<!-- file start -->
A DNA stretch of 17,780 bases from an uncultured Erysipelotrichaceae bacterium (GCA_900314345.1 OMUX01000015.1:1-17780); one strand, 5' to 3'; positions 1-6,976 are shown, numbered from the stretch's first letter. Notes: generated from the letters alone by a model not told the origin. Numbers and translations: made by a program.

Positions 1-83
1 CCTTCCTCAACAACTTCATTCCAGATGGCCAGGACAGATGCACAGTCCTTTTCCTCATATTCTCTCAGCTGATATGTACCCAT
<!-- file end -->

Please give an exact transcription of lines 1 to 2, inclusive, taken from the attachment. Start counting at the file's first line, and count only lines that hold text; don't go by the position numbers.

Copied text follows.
A DNA stretch of 17,780 bases from an uncultured Erysipelotrichaceae bacterium (GCA_900314345.1 OMUX01000015.1:1-17780); one strand, 5' to 3'; positions 1-6,976 are shown, numbered from the stretch's first letter. Notes: generated from the letters alone by a model not told the origin. Numbers and translations: made by a program.

Positions 1-83